“As you are going, make disciples…baptizing them…and teaching them to obey everything I have commanded…” “Love the Lord your God… This is the first and greatest command…” And this is love for God, to obey His commands… (Matt 28:19-20, Matt 22:37, 1 John 5:3).

Coming to Africa, land of spiritual darkness, we thought we would have a hand in winning souls for Christ as we flew in support of missionaries, but once again, as He did in France, God is showing us otherwise. This time, He’s showing us the necessity of the second half of the Great Commission. Here in Nairobi, the first half is well underway: many, if not most, call themselves “Christian.”

When Slick went to the furniture sales section of Ngong Rd, lined with all sorts of brown wood and black metal bed frames, shelf units, dressers and chairs set out in front of the shacks, he found two “fundis” (craftsmen) – one to build a couch and the other a bed frame. Totally unplanned, we did not have enough cash on hand to pay the balance upon delivery of the furniture and promised to deliver the rest within a day. Bernard and Geoffrey, the fundis, profess Christianity, yet both were amazed when Slick, citing Christianity as his reason, actually showed up with the funds. Geoffrey was so impressed to get his last $10 that he offered Slick a Coke.

In discussing the warranty, Slick and Bernard discussed the wisdom of praying for a long life when one considers how Hezekiah fell when God extended his life in answer to this request. Bernard’s workmen stopped to listen in as this strange, motorcycle-garbed “mzungu” (white person) spoke quietly but confidently on the wonders of the Old Testament.

After waiting a week, Slick arrived to collect his Coke from Geoffrey, again surprising him that a mzungu would show up for a warm, 10 cent sugar fix. Over the promised Coke, Geoffrey asked how to discern God’s will with respect to his potential engagement. Again Slick shared biblical wisdom, showing the Word’s direction to submit to the advice of your parents and elders.

In reflection, we pondered how these men had been “won” (or “baptized”) but how desperately they needed the second half of the Great Commission – to be taught how to obey God’s commands, the biblical equivalent of how to love Him. Here, as everywhere, there is much work to be done to fulfill our commission, especially the second half!
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Now in a fully furnished home with minimal cardboard boxes (thank you for praying about that!), we daily discuss the myriad of directions AIM AIR could take in the near future as it undergoes some significant transitions. Please join us in prayer that the organization find and follow God’s leading and also that we would accurately discern and do the part He desires that we play, both in the organization and in the community, baptizing and teaching.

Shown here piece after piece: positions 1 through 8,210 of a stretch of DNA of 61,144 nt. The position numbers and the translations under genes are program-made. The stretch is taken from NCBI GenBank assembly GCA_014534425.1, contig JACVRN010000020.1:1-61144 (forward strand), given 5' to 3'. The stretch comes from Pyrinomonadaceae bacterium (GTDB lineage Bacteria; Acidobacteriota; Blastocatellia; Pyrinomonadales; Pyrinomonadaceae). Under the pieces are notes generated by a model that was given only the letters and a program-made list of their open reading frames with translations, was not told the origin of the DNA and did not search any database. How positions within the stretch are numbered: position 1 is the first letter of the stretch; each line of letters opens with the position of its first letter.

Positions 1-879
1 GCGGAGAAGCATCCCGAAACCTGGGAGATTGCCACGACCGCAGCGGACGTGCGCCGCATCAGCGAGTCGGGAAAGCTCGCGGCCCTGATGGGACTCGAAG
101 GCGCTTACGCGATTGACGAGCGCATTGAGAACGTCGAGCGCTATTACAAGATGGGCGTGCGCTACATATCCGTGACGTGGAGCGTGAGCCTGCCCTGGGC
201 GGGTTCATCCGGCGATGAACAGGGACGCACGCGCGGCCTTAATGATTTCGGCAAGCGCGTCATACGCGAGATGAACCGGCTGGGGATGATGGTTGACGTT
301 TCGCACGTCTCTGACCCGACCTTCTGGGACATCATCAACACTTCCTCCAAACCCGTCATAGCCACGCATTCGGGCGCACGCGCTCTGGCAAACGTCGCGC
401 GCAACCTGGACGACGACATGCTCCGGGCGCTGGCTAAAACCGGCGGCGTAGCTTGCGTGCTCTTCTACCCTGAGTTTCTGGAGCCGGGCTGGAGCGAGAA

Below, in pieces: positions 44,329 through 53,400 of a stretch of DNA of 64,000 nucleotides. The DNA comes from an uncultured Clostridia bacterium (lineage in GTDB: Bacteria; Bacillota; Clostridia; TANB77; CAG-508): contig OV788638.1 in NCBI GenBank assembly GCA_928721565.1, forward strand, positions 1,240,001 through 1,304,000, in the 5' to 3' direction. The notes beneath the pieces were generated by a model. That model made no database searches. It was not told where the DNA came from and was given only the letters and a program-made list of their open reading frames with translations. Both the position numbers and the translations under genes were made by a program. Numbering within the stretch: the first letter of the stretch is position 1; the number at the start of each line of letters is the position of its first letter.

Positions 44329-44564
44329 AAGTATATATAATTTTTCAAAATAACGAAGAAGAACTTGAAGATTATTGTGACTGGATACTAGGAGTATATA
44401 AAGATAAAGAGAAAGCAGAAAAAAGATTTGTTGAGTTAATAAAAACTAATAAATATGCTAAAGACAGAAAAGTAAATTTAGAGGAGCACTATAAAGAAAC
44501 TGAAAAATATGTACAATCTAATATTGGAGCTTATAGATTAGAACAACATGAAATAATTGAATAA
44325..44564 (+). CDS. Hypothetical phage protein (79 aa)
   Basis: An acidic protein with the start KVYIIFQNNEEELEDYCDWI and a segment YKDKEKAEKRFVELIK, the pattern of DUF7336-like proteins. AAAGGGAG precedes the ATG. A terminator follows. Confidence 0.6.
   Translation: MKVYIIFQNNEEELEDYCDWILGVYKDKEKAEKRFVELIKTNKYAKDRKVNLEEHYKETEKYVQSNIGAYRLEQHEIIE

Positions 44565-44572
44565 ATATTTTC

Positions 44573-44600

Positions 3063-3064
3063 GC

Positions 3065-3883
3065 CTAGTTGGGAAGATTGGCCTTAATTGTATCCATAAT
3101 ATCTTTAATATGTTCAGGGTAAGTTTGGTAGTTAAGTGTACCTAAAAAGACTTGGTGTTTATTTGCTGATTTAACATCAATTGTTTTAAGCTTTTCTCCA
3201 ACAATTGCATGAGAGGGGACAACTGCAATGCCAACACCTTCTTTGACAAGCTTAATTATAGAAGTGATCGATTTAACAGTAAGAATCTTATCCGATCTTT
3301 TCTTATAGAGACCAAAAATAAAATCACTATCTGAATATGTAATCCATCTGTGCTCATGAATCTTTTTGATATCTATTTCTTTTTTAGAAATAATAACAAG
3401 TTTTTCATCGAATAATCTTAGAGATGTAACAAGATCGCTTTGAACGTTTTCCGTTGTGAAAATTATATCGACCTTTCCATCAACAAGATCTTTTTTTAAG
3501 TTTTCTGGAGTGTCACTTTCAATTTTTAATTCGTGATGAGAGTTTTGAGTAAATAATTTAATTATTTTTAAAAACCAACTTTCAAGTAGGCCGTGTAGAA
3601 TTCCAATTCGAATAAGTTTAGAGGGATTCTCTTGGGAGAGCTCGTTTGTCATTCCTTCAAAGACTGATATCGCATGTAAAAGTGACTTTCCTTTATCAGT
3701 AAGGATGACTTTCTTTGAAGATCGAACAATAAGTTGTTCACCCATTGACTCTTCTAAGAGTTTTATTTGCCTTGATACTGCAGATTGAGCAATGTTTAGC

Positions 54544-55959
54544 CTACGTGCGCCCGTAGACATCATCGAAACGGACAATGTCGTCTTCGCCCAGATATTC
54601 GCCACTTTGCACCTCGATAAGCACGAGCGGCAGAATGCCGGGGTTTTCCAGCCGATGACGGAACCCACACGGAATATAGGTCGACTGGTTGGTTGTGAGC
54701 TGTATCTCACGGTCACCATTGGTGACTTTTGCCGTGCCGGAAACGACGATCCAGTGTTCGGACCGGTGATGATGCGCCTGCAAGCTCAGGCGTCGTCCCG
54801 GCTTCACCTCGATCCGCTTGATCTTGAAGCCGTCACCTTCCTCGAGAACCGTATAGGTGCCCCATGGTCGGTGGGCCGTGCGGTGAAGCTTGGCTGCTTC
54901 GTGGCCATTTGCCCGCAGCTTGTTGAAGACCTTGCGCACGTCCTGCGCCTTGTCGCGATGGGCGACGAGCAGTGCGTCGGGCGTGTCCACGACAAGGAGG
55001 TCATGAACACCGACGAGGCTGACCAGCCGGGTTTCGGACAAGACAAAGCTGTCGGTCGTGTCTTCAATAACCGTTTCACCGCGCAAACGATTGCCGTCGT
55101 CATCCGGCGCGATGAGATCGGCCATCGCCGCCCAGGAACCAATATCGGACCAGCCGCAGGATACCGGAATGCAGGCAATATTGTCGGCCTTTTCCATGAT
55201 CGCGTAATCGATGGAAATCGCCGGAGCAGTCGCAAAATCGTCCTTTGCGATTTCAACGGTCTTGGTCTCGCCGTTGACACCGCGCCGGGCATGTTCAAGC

Dogs and airplanes: Zoe is a Douglass through and through. If you look closely at Chili’s back, you’ll see Zoe’s favorite toy which she found on the playground: an F-117 Stealth Fighter model – Mommy’s previous airplane

PS: Slick has successfully been oriented to maintenance and is now “up on the flight floor.” He eagerly anticipates the test for his Kenyan commercial flying license, which he’ll take sometime in the next couple months. After passing that, he can start flying training.

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There’s nothing like sleeping in our own home, even if it’s one we’re just moving in to. God generously provided us with a house we could move into right away and with generous friends Mike and Renee (fellow AIMers), who have been absolutely amazing with helping us get settled.

We thank you for praying for the grace that God so generously provided along the road to this point. Our last month at ABO has definitely been a “learning experience” and thanks to your prayers we made it through. (There were definitely some challenges that needed teamwork!)

As we press forward through a week of language instruction (Swahili) then into the beginnings of Slick’s training in the hangar, we greatly appreciate your prayers for logistics again – for our shipment to arrive quickly and intact, and for the myriad of details to fall into place, things like getting cars, household goods and Kenyan drivers’ licenses. We also ask Jesus daily for patience and grace as we continue to transition cultures. It’s been a great ride…if you like 4 wheeling!

A visit to a home near Machakos, a hour outside of Nairobi. Zoe was most interested in the chickens. We enjoyed the tea and buttered bread, though the language barrier was significant.

See more of our pictures here.